DfT seeks to tap into mobile and GPS data to track transport trends


Department seeks supplier to support a £300k proof of concept exercise that is intended to explore the role that ‘novel data sources’ could play in understanding patterns and geographic differences

The Department for Transport is to explore the use of “novel data sources” – such as mobile phone and GPS information – to better understand trends in different parts of the country.

The DfT is has published a commercial notice seeking bids from potential suppliers to support a proof-of-concept initiative. The exploratory exercise is intended to assess the potential role of new forms of data in enabling “geographical and demographic analysis” that could support the department’s work.

This might include information derived from devices, as well as statistics gathered for a specific purpose.

The notice says: “The department… is seeking to appoint a supplier to demonstrate a proof-of-concept for using novel data sources – including mobile data, GPS, surveys or a combination of data sources – to produce an analysis of transport behaviours of different groups of transport users identified through cluster analysis, and how those change geographically.”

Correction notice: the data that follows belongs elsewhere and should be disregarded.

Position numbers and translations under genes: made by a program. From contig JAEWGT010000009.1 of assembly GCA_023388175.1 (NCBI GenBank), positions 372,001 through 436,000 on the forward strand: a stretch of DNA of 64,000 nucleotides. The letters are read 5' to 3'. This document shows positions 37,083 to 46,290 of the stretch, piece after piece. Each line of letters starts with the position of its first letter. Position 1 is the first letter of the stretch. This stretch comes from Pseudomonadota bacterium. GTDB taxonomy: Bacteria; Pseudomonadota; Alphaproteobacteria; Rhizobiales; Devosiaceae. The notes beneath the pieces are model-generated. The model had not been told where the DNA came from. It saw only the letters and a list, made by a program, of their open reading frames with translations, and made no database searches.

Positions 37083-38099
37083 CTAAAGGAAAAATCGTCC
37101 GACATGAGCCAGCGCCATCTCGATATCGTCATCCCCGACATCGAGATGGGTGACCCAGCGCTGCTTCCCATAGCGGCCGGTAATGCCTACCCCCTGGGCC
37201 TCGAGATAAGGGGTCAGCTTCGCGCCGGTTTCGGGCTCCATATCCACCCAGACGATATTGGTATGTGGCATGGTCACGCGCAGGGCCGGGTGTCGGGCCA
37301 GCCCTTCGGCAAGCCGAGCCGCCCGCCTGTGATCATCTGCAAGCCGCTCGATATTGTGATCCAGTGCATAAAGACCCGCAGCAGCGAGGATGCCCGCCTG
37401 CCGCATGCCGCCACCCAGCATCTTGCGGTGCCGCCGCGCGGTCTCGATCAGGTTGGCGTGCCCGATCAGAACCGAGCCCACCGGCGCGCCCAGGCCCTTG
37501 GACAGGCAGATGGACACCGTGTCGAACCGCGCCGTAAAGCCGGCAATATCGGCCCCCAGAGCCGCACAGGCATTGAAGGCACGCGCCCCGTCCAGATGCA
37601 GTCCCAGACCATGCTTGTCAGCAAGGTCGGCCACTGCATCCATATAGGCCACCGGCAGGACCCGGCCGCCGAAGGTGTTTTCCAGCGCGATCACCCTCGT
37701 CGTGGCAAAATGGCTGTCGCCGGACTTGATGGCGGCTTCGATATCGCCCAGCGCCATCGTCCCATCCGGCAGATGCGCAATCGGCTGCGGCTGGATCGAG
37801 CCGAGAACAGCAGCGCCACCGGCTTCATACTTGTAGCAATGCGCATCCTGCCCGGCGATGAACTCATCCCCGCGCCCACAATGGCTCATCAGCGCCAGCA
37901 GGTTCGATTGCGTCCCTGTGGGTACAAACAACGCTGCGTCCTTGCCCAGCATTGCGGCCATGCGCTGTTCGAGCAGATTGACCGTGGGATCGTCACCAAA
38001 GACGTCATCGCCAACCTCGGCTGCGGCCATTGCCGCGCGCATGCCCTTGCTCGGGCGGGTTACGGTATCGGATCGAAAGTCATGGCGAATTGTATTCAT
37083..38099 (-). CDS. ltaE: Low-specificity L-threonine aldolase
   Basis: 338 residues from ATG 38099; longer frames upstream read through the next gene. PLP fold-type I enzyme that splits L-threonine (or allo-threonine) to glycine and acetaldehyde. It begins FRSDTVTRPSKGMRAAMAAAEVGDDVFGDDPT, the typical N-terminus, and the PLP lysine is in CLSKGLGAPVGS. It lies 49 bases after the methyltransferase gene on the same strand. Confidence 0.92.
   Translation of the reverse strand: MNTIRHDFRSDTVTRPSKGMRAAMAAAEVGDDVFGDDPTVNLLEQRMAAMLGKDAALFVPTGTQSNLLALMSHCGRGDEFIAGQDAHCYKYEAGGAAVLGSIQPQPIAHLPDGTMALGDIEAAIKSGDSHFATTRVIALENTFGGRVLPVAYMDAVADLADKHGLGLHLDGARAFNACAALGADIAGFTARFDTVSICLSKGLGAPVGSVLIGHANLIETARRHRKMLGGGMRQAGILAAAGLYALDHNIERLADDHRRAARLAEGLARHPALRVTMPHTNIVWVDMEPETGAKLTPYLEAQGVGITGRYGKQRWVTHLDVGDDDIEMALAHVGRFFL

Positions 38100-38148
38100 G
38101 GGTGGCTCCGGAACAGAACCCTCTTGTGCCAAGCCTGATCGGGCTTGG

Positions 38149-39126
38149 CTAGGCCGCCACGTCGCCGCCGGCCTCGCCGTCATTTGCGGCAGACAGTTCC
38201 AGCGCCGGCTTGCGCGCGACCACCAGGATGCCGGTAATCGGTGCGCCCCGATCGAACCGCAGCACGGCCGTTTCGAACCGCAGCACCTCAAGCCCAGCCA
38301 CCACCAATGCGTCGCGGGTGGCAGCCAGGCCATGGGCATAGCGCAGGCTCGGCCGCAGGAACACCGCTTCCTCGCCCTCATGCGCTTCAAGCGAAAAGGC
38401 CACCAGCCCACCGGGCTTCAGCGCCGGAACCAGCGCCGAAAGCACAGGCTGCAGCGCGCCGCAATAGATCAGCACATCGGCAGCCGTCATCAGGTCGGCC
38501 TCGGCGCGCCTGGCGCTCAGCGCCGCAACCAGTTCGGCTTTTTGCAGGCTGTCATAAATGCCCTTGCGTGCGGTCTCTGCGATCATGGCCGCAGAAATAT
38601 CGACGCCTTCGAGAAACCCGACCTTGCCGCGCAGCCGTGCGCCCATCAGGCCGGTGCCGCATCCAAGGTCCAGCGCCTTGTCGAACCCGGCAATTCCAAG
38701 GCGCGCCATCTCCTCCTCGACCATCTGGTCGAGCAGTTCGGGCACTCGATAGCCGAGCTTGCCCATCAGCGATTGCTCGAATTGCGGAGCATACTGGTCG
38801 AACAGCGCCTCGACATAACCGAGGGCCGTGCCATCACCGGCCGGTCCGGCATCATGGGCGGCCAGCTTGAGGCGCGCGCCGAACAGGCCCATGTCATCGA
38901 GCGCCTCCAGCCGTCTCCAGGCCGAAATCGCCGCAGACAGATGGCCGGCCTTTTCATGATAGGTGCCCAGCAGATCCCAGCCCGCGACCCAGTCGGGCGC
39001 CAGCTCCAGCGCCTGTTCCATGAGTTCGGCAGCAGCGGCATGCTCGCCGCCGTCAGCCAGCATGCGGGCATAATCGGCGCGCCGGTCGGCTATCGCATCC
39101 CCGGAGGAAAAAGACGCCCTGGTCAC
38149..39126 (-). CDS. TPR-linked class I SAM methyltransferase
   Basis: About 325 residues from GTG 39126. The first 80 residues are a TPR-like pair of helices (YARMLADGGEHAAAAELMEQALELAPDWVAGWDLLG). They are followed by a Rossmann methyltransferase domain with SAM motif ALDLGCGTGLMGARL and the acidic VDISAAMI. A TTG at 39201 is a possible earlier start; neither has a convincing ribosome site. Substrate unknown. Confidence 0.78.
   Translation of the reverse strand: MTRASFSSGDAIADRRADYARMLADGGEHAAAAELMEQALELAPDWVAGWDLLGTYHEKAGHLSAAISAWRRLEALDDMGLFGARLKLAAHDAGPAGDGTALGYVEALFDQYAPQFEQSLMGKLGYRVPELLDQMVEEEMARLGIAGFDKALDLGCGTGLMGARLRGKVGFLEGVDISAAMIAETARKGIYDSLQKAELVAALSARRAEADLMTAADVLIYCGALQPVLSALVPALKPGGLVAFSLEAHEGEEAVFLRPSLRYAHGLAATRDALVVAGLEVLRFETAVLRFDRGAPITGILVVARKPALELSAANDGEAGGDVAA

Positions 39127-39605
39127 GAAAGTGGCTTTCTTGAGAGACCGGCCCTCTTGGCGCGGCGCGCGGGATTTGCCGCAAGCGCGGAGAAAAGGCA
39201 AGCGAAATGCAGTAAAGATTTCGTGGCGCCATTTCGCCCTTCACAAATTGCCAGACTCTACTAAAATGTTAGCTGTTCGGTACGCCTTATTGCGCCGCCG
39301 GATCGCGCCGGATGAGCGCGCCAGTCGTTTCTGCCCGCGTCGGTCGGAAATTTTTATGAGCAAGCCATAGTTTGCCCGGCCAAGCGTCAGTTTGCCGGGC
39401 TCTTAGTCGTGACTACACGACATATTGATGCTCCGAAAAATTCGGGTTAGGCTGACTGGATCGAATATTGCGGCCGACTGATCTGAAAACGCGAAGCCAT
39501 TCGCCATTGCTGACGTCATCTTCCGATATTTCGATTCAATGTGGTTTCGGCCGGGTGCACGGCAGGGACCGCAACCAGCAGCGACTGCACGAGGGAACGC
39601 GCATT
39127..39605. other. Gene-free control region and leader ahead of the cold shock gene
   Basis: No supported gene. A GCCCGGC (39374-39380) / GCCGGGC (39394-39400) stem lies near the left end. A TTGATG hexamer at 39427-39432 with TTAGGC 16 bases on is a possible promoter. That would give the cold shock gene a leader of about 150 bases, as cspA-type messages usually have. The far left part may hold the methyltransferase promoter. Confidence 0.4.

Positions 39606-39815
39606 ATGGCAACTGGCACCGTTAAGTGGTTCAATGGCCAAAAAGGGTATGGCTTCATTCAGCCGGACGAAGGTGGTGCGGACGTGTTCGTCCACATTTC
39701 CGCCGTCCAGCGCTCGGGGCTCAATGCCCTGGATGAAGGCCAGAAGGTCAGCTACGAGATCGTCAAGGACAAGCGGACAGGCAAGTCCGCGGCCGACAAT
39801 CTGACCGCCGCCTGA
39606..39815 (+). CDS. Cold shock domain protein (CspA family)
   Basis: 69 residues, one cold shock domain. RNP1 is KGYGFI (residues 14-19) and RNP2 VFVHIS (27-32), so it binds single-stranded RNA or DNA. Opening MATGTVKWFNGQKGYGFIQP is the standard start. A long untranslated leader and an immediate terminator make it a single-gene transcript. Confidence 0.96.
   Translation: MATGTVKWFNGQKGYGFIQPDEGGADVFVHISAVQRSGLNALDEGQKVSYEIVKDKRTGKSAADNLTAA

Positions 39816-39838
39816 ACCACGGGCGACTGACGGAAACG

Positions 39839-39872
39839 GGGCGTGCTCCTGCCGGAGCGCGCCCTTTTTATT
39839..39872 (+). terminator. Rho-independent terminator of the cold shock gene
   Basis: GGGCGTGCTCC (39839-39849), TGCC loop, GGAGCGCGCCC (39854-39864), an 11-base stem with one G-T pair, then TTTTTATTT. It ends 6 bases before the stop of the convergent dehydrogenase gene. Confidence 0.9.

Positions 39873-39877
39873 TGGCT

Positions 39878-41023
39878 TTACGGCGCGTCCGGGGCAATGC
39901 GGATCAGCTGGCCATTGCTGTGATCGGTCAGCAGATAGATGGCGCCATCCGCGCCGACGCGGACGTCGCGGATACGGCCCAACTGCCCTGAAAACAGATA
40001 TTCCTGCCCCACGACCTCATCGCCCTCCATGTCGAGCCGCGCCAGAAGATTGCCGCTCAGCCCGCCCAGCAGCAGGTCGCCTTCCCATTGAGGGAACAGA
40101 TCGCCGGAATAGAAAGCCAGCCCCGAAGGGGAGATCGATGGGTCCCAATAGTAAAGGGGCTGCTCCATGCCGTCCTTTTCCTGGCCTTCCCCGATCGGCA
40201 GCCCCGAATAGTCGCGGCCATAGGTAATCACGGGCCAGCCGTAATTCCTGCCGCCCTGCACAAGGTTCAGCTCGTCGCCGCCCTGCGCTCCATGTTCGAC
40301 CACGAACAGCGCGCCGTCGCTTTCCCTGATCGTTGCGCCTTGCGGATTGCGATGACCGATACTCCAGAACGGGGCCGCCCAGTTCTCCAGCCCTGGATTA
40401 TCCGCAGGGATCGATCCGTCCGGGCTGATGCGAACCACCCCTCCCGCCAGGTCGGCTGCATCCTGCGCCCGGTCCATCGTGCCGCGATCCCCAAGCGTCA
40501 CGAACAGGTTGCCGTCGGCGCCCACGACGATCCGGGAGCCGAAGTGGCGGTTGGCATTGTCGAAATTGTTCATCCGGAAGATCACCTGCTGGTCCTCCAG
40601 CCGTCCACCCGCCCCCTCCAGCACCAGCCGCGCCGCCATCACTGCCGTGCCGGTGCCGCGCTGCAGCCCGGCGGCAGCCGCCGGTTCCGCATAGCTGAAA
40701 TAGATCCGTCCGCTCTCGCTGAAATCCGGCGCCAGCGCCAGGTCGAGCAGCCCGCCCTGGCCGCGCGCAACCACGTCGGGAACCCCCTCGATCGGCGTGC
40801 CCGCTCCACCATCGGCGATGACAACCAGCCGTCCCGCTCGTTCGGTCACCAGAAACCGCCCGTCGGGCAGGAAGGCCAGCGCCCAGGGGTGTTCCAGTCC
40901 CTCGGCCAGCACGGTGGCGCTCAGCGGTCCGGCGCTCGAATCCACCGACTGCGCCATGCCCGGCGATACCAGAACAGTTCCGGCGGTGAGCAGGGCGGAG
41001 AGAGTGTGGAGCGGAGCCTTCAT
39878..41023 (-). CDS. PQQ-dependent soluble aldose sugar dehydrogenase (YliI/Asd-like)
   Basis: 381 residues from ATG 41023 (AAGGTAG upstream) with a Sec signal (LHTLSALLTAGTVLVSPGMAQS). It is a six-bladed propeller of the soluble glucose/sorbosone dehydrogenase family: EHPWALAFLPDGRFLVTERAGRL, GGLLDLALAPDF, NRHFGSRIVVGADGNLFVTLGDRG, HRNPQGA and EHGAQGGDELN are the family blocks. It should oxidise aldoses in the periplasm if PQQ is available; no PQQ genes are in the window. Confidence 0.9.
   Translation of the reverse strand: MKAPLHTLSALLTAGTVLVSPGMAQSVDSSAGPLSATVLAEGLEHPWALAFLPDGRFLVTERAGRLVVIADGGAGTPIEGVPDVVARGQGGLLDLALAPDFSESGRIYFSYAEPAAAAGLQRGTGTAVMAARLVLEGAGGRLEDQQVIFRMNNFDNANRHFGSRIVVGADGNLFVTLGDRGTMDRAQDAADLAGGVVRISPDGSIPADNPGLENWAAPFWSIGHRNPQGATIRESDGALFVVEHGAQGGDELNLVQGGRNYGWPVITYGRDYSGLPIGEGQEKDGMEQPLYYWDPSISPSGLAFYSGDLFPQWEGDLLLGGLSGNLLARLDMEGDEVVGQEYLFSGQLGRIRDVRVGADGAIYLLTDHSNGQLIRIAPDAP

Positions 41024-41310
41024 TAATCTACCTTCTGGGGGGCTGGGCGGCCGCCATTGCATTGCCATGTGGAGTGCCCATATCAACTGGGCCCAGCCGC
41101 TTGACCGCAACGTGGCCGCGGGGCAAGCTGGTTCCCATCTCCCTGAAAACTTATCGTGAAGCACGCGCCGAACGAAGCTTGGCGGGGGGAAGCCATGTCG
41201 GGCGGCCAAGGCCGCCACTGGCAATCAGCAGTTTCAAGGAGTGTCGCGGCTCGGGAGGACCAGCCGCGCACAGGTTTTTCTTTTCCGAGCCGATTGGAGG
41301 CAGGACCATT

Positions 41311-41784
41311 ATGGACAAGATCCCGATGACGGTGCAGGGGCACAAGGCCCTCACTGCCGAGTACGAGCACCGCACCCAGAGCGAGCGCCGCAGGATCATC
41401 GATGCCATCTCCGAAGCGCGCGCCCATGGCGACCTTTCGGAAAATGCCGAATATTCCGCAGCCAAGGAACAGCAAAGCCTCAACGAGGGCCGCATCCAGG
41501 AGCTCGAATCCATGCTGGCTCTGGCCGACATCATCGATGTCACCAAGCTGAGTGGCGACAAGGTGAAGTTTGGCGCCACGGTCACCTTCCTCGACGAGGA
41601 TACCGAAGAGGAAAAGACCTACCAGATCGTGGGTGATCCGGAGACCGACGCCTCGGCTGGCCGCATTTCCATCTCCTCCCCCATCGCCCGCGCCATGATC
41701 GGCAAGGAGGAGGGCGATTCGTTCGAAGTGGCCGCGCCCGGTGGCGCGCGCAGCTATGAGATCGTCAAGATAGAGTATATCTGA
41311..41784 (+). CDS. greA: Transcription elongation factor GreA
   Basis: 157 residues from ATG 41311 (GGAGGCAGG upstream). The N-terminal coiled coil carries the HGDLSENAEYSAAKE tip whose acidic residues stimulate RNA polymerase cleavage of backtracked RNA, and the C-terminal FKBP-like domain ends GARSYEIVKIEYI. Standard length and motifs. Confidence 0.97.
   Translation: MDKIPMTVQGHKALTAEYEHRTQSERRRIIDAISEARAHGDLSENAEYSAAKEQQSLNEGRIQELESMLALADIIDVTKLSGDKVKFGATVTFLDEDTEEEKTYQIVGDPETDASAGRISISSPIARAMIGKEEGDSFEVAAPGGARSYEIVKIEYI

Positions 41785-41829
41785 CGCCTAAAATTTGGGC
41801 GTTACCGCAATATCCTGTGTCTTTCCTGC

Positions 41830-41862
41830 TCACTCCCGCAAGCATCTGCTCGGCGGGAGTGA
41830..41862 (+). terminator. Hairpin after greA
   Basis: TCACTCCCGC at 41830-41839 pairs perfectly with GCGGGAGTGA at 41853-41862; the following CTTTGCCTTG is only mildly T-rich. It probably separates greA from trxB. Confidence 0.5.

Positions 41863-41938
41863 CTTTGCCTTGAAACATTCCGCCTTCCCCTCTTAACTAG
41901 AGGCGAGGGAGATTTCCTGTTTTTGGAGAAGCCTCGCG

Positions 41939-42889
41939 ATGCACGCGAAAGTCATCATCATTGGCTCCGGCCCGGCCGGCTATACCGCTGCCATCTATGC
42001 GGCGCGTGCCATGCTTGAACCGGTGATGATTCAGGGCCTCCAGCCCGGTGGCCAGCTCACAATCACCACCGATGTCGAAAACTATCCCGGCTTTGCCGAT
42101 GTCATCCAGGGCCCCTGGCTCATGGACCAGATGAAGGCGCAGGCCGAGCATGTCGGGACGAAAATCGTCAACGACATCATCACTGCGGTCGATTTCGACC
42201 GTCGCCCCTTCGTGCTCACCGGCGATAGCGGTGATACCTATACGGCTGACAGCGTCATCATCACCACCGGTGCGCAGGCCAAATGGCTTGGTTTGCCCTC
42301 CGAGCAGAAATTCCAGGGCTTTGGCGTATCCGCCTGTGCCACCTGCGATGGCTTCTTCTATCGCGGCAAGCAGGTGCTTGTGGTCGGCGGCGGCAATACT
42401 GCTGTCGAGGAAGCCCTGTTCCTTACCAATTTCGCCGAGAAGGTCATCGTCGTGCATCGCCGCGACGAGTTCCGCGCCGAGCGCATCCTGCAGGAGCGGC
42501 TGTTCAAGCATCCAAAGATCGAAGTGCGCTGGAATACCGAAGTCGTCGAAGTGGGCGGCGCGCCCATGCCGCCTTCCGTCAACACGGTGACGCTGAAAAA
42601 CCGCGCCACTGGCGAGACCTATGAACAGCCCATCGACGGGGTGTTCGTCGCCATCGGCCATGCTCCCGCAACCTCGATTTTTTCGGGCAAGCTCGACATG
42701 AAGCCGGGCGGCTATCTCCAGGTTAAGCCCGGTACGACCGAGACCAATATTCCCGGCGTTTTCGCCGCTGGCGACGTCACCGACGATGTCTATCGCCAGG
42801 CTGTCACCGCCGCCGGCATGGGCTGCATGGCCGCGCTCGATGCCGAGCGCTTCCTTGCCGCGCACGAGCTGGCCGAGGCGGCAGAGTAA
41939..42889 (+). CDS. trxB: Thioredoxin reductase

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The chosen provider will be expected to first deliver a “feasibility study”, before creating data sets and an analysis tool that enables users to examine trends based on location or demography. Over the course of a six-month contract – worth about £350,000 – the supplier will support four such “interlinked” exercises.

Bids are open until midday on 15 April.

In 2021, Transport for the North – a statutory body created with devolved powers to oversee transport issues in the north of England – invested £360,000 in obtaining “data harvested from mobile devices” to help understand patterns in journeys on major roads. Mobile network data was also used extensively by public-health agencies during the height of the coronavirus crisis while, in late 2022, the Cabinet Office’s National Situation Centre signed an £800,000 deal with O2 owner Telefónica for information it hope would provide “insights on movement, demography, mobility patterns and behaviours of millions of people” across the UK.

Sam Trendall

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